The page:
As part of Dove’s ongoing commitment to help pass The CROWN Act and end race- based hair discrimination nationwide, the brand has partnered with LinkedIn on a workplace discrimination study. The study surveyed 2,990 female (Black, Hispanic and White) identifying respondents in the U.S. ages 25-64 between December 2022 and January 2023.
“While progress has been made to end hair discrimination with the passage of The CROWN Act in some states across the U.S., race-based hair discrimination remains a systemic problem in the workplace—from hiring practices to daily workplace interactions—disproportionately impacting Black women’s employment opportunities and professional advancement,” the brand said in a release.
The new CROWN 2023 Workplace Research Study, co-commissioned by Dove and LinkedIn, found that Black women’s hair is 2.5x more likely to be perceived as unprofessional, and details the systemic social and economic impact of hair bias and discrimination against Black women in the workplace. Additional findings from the CROWN 2023 Workplace Research Study include the following:
- Bias against natural hair and protective styles can impact how Black women navigate the hiring process.
- Hair discrimination has led Black women to have a negative experience or outcomes within the workplace.
- Young Black professionals are feeling the pressure from hair discrimination the most.
- 25% of Black women believe they have been denied a job interview because of their hair, which is even higher for women under 34 (1/3).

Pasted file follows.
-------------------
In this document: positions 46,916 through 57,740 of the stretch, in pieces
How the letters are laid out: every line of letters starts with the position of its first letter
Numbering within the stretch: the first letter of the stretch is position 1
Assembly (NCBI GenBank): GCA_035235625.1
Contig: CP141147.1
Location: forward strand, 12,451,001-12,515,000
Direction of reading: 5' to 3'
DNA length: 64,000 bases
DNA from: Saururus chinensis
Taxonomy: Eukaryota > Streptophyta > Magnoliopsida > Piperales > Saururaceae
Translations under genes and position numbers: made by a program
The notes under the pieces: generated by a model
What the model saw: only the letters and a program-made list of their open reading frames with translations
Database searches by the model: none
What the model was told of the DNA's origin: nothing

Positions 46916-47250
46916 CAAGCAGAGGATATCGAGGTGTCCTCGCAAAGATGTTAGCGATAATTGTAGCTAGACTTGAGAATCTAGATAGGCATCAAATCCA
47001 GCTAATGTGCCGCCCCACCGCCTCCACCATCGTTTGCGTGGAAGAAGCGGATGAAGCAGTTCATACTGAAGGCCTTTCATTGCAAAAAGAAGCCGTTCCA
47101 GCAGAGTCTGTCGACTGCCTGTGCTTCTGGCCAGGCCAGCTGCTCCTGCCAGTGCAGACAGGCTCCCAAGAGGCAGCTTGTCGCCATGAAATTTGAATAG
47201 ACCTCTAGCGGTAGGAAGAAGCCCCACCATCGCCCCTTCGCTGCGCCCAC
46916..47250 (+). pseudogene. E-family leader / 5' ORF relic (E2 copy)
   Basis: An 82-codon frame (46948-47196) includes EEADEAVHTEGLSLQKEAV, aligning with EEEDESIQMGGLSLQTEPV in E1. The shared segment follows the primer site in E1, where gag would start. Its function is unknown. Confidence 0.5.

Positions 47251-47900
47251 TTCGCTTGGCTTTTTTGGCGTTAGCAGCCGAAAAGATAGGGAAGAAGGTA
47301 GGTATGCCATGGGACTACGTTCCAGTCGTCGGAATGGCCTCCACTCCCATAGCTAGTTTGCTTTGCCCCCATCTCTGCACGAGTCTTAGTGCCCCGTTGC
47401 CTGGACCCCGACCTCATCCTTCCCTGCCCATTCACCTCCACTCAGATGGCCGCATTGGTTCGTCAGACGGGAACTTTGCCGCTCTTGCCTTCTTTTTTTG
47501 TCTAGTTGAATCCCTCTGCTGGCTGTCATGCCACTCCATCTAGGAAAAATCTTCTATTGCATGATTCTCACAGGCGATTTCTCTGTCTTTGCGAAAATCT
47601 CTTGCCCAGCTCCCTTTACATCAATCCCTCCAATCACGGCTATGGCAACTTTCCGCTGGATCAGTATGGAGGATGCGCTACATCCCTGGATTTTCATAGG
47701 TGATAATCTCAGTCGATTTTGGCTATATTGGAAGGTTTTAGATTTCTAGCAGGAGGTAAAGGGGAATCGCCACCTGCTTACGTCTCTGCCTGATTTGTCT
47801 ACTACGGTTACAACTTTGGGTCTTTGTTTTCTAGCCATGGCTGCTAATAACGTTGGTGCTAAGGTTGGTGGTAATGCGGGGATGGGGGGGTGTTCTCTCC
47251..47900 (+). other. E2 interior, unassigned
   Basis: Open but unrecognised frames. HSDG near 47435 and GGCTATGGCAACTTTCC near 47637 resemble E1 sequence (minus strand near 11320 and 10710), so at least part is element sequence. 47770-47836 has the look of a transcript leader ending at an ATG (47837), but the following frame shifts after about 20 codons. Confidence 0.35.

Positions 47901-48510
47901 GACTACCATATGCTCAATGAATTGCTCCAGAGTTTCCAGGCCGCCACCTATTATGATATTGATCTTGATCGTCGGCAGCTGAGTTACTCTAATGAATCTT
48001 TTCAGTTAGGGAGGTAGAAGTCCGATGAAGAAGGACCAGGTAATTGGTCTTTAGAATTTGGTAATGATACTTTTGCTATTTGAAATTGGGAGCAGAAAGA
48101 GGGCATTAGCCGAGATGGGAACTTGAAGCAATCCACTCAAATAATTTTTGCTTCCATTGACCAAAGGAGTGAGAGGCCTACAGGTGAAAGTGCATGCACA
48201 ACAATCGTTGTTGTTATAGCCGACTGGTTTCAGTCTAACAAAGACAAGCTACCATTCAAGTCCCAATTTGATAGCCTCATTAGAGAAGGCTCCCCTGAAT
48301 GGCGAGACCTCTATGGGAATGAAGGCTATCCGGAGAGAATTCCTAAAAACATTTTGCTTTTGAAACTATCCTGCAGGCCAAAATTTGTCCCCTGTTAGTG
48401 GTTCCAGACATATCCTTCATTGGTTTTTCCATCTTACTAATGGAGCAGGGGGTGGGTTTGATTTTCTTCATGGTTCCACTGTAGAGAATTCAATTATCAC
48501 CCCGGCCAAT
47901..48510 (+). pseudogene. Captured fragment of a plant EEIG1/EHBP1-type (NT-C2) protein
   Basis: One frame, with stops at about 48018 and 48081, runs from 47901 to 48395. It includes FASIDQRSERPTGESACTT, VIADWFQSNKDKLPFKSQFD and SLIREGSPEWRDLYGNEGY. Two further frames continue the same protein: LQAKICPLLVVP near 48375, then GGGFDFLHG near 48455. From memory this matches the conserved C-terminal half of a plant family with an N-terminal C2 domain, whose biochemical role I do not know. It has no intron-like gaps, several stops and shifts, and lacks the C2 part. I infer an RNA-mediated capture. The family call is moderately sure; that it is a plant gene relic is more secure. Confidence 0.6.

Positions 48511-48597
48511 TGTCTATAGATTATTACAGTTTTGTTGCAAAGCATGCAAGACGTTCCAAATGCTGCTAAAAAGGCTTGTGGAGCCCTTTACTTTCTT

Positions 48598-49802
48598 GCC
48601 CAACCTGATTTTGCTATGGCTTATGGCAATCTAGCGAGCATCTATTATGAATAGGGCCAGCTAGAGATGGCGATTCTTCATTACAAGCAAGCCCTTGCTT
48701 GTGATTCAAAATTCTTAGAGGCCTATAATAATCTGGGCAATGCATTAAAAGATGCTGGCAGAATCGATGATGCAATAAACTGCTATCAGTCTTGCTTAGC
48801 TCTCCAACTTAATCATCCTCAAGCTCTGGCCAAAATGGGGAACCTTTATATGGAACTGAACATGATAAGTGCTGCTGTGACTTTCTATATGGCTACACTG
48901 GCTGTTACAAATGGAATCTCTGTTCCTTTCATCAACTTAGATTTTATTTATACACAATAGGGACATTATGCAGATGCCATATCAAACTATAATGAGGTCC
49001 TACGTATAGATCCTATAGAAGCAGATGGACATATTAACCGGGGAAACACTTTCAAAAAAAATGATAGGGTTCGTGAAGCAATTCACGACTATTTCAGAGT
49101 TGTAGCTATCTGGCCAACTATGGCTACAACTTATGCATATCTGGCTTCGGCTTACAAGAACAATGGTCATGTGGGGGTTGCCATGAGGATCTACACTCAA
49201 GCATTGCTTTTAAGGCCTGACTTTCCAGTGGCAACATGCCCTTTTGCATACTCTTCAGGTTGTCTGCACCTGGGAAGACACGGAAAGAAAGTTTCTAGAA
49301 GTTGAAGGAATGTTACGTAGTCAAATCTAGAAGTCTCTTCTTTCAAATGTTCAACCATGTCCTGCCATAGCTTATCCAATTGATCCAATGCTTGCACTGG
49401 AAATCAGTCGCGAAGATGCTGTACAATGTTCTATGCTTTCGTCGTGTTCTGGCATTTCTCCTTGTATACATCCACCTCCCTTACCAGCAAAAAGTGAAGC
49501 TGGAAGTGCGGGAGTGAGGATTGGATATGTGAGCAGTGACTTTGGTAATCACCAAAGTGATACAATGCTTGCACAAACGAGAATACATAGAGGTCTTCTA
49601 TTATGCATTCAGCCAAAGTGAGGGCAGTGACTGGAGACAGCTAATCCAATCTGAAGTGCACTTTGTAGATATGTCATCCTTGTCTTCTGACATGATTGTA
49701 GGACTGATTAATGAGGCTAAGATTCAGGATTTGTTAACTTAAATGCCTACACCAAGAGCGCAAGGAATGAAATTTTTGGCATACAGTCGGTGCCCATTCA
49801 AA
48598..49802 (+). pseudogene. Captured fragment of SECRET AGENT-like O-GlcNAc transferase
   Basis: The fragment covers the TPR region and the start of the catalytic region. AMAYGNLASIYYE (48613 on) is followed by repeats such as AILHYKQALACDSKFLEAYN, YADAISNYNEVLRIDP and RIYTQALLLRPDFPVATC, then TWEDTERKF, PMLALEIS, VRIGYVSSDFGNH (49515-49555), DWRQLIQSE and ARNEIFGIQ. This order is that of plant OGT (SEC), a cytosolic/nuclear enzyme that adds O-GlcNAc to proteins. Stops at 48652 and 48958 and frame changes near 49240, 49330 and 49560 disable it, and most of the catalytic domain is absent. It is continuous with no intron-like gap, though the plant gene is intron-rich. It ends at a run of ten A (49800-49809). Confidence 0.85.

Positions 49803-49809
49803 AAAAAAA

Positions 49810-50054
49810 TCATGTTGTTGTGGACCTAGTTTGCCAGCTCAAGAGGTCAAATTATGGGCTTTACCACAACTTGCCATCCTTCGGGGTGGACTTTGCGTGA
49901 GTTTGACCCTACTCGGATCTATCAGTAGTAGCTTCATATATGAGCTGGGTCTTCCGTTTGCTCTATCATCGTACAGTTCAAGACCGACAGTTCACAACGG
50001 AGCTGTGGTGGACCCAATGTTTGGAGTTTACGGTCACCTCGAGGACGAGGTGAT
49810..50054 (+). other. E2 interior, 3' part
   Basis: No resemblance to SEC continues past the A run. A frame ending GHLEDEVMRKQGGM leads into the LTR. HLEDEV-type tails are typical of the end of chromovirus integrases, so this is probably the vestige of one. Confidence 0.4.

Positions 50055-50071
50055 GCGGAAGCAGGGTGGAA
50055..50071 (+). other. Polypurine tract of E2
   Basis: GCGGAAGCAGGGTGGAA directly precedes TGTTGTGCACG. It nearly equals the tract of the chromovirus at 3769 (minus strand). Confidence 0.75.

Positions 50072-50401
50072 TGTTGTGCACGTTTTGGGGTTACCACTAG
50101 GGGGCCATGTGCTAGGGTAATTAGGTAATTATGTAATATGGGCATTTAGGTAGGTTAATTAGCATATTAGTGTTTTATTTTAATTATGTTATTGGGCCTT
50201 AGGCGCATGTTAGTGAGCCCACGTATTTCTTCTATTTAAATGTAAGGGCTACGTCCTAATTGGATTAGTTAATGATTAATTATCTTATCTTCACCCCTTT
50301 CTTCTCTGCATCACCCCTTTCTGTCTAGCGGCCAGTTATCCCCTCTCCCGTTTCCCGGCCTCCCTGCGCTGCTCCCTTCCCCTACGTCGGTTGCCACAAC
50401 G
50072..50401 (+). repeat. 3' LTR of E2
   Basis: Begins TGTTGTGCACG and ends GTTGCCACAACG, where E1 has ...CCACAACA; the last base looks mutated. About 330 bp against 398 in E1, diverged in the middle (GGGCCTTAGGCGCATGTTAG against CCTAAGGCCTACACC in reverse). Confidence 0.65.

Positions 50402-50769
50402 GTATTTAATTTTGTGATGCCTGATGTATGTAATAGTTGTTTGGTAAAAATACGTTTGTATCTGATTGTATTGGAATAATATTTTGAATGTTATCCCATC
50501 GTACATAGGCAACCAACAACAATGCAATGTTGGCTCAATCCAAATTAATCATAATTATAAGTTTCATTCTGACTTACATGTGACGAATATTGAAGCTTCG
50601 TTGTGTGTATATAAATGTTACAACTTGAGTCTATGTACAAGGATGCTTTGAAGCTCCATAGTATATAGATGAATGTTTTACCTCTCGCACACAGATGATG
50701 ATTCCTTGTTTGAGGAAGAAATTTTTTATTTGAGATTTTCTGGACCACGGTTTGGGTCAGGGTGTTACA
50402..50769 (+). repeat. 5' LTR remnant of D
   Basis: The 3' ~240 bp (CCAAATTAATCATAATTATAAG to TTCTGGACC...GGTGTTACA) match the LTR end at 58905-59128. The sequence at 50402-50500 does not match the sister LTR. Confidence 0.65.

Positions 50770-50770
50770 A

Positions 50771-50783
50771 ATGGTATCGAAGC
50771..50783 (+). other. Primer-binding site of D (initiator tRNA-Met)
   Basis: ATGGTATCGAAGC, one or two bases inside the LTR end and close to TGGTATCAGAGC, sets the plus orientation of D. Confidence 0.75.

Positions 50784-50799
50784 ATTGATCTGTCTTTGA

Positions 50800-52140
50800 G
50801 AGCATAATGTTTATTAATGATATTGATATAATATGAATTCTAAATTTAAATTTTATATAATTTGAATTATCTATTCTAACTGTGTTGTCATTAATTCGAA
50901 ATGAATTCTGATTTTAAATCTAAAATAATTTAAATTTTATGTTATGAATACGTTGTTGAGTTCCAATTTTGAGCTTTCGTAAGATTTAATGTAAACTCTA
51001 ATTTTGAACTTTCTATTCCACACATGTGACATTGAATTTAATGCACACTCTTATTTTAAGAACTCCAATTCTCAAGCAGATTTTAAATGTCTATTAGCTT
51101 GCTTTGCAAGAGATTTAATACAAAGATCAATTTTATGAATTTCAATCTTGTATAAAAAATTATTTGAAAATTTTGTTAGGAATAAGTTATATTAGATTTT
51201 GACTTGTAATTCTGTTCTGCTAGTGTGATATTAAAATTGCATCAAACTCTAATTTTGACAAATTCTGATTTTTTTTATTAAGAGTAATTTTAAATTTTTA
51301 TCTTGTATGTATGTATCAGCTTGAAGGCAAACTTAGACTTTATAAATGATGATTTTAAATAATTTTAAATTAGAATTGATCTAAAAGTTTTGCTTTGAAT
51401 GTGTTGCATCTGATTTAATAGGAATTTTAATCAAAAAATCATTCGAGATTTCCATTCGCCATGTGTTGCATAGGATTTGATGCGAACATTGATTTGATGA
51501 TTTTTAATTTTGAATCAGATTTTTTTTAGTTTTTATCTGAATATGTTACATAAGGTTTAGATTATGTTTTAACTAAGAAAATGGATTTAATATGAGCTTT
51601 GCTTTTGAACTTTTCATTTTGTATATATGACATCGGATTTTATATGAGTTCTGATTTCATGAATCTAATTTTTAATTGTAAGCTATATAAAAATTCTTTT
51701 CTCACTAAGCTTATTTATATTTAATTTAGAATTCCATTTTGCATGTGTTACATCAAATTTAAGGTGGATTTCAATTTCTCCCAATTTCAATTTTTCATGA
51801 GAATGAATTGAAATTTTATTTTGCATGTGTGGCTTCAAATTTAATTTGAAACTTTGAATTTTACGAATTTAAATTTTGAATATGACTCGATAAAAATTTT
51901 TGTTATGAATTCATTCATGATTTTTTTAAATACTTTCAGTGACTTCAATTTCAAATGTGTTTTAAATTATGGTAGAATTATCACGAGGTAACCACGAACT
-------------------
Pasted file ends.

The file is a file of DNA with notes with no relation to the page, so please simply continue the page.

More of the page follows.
“For far too long, Black women and men have been subject to unfair treatment, outright discrimination and a myriad of inequities for simply wearing our natural hair texture and hairstyles that are inherent to our cultural identity.” said Esi Eggleston Bracey, president and CEO of Unilever Personal Care in North America. “This includes being denied employment, being sent home from work, being overlooked for promotions and a range of microaggressions.” In support of The CROWN Act, Dove and LinkedIn have partnered on a series of actions to help end race-based hair discrimination in the workplace nationwide:
Provide free access to 10 LinkedIn Learning courses focused on creating a more equitable and inclusive work environment, with a goal to educate 1 million hiring managers and workplace professionals by the end of 2023.
Illuminate the real and measurable adverse impact hair discrimination continues to have on Black women in the workplace through the CROWN 2023 Workplace Research Study.
Elevate and celebrate the real stories and voices of Black women professionals across LinkedIn and social media platforms using #BlackHairIsProfessional to help redefine what society deems “professional” at work.
“While talent is equally distributed, opportunity is not,” said Rosanna Durruthy, global vice president of diversity, inclusion, and belonging at LinkedIn. “Cultural identifiers, like hair, are not determining factors for someone’s skills or experience, and no one should be denied employment opportunities or professional advancement because of their hair.”